The 18 finalists culled from more than 1,000 submissions for the annual Aperture Summer Open are on view now through the end of July. The works present a diverse array of perspectives, both in the subjects of the photographs, and the artists behind the lenses; this year’s show was curated by Siobhán Bohnacker of the ; Brendan Embser of magazine; Marvin Orellana of magazine; and independent critic and Instagram-phenom Antwaun Sargent.
The New York-based Sla307 art space is partnering with Meno Parkas Gallery (Lithuania and Germany) to bring together artists whose work, while formally varied, offer conceptual and visual similarities (in contemporary parlance, you might find them sharing hashtags).
Inspired by an old Newport ad with groups of laughing twenty-somethings having one hell of a good time, Asya Geisberg’s summer group show presents artists whose work “welcomes pleasure completely and unabashedly.” If the artists are having as much fun making these pieces as we are looking at them, they’re doing all right.
The curators of this group show—Nikki Maloof and Louis Fratino—write in their press release that “[p]ainting a flower is both revelatory and embarrassing,” and the artwork in this show encompasses the entire range of floral interpretations.
The work of Etel Adnan, Ione Saldanha, and Carolee Schneemann will be presented together for the first time in this show, whose title is taken from one of Adnan’s poems. The show will combine historical and recent paintings, works on paper, and sculptures, that contemplate the tenuous but persistent relationship of body and landscape.
“Difference Engine” explores the tension between the two approaches to technology as a theme that art has traditionally taken, especially since the dawn of the internet: the nihilistic and the utopian. Curated by Cory Arcangel and Tina Kukielski, this brings together work by Jamian Juliano-Villani, Jayson Musson, and Carol Bove, among many others.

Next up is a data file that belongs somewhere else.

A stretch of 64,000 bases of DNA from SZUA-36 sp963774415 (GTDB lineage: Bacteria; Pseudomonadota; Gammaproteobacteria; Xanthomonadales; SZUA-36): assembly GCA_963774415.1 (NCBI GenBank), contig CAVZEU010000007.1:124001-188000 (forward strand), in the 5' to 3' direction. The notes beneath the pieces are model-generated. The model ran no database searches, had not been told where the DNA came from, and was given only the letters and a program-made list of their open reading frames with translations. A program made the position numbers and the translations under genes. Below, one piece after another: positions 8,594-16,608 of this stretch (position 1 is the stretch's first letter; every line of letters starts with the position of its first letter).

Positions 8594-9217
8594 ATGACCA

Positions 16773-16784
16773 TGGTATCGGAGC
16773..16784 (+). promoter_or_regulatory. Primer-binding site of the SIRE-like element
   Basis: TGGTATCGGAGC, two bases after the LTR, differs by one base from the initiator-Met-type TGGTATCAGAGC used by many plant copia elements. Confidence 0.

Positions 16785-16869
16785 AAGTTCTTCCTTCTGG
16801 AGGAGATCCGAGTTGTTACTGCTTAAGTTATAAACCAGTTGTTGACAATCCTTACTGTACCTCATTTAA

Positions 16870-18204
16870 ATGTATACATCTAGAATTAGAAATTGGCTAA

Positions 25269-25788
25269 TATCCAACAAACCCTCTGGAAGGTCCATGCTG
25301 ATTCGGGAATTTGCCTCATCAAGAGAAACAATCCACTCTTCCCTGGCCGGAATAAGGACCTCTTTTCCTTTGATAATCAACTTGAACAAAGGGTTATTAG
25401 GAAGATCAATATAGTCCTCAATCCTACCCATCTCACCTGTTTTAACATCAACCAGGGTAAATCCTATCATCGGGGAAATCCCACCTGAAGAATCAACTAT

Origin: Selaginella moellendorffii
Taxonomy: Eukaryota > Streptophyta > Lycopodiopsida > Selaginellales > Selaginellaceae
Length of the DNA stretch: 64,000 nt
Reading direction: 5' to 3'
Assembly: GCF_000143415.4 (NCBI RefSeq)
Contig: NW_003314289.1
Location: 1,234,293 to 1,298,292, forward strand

Matthew Marks and Greene Naftali Galleries are presenting the third installment of their co-curated painting exhibitions, where more than 40 artists from both gallery rosters prove that painting is alive, now, and will be, forever.
Seven artists reflect on the mysterious and ancient idea of alchemy: the transformation of matter. In BRIC’s traditional fashion, the summer show will be accompanied by public programming including performance, dance, conversation, and the healing arts.
As its title suggests, “Intimacy” explores the concept as it’s been depicted in painting, photography, sculpture, installation, and works on paper over the last 40 years, since the onset of the AIDS crisis. Curated by Stephen Truax, this poignant exhibition includes work from over 35 artists, from newer names like Doron Langberg and Elliott Jerome Brown, Jr., to older artists who were victims of the epidemic themselves, like David Wojnarowicz and Patrick Angus.
A group show of artists who “employ strategies of reuse” in their work, this show includes work by El Anatsui, Maren Hassinger, Elana Herzog, Samuel Levi Jones, Mary Mattingly, Lina Puerta, Michael Rakowitz, Jean Shin, Shinique Smith, Mierle Laderman Ukeles, Roberto Visani, and Michael Kelly Williams. The exhibition’s title is a reference to Robert Smithson’s 1968 essay, “A Sedimentation of the Mind: Earth Projects,” in which he compares the erosion of the earth to that of the mind.